Experimental study of interactions between focused waves and a point absorber wave energy converter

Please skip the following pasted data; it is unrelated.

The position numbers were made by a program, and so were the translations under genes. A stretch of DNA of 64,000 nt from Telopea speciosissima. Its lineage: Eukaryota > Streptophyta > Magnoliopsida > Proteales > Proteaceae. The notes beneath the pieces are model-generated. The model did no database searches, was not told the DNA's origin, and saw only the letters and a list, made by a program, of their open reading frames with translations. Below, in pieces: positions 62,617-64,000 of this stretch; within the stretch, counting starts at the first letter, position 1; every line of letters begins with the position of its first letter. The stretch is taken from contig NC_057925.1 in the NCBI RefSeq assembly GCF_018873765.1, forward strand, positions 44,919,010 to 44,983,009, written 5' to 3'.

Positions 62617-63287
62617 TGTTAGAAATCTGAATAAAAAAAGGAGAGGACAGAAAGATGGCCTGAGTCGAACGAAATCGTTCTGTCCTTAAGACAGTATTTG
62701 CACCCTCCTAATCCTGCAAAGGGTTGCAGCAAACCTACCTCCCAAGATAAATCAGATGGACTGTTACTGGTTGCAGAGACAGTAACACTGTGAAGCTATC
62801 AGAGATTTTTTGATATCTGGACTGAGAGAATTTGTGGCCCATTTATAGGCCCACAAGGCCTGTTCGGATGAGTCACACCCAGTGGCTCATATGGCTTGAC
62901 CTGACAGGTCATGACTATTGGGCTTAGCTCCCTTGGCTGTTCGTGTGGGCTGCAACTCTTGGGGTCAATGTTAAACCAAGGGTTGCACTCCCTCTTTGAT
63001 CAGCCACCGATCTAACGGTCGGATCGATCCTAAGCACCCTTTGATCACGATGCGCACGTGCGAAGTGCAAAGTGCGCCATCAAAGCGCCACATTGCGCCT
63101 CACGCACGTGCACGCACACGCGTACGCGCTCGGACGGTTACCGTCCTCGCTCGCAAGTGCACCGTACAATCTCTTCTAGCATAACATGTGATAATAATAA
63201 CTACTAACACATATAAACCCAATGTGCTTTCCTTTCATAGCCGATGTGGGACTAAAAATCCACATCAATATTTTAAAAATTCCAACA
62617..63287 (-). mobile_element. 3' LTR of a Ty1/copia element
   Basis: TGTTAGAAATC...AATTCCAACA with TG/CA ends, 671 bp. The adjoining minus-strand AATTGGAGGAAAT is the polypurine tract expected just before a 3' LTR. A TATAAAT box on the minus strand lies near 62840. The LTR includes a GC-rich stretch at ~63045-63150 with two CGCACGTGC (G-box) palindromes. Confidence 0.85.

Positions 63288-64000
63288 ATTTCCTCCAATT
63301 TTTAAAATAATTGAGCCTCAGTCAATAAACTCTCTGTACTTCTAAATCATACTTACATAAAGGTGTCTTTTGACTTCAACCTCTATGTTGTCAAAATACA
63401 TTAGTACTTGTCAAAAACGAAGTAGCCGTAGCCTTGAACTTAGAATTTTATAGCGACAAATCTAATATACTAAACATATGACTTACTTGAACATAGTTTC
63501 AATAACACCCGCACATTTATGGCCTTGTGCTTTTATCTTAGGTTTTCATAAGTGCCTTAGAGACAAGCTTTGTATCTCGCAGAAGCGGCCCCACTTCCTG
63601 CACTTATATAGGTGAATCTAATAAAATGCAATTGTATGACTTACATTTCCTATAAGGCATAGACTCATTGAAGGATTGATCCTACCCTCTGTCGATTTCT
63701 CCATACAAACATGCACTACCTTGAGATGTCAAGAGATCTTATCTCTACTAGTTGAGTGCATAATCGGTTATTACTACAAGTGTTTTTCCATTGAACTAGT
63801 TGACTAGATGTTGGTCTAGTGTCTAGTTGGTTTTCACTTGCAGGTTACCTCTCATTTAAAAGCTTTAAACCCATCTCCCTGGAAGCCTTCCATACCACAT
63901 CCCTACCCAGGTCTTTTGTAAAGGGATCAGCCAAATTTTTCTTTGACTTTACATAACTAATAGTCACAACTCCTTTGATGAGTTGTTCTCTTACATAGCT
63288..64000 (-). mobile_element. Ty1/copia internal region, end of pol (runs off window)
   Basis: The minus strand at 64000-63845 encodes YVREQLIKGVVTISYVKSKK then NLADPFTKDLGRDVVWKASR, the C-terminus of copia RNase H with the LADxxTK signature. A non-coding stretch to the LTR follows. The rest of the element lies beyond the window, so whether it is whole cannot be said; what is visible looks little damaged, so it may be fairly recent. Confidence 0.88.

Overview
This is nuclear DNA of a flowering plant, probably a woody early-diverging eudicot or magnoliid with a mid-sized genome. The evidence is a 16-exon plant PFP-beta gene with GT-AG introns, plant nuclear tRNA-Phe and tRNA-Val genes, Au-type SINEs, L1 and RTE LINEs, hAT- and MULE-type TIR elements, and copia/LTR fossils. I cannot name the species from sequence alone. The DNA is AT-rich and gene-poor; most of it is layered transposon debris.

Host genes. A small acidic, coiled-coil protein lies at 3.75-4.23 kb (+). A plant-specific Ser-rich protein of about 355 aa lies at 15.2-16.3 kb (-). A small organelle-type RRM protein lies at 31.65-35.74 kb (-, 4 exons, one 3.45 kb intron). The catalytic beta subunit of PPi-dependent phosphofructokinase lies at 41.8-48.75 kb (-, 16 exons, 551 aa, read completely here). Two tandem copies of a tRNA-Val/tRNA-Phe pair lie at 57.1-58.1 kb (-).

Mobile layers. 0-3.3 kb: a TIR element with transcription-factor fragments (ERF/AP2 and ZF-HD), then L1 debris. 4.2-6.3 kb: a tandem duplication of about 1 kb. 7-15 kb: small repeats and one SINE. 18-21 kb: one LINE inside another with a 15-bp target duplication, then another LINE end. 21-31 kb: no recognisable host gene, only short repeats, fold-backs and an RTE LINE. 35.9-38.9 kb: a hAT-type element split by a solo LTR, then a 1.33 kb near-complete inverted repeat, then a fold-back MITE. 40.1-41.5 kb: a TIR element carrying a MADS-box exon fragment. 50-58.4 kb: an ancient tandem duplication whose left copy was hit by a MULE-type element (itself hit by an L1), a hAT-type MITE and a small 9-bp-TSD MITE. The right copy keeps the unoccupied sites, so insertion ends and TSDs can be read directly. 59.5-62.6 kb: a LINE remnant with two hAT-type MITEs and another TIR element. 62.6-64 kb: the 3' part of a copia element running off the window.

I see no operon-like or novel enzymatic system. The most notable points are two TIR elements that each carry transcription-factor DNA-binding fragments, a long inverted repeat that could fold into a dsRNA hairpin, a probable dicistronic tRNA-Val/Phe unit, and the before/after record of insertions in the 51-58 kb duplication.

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Predicting the response of point absorber wave energy converters (WECs) in extreme sea states is crucial for assessing their survivability. However, data are scarce and hydrodynamic understanding is limited. In order to simulate extreme wave conditions, laboratory-scale focused waves based on NewWave theory have been utilized. To investigate the interactions between focused waves and a point absorber WEC, a wave basin experiment has been conducted. Various parameters, including focusing amplitude and peak frequency have been examined across three different damping conditions. The motion response of the point absorber WEC and the corresponding mooring force have been measured over time. The experimental findings reveal that both the focused wave parameters and the damping values have a significant influence on the motion response and mooring force. It is shown that an increase in the focusing amplitude leads to a more intense motion response, while the mooring force is relatively insensitive to the focused amplitude/peak frequency when the end-stop spring is not compressed. The force in the connection line is maximized when the upper end-stop spring is compressed. As the peak frequency increases, the heave and surge responses decrease, whereas the maximum mooring force increases with peak frequency for a locked power take-off (PTO) system. Finally, the results indicate that optimizing the design of the power take-off system, including selecting appropriate damping values and stroke lengths for the translator, can significantly reduce the mooring load for extreme wave conditions.
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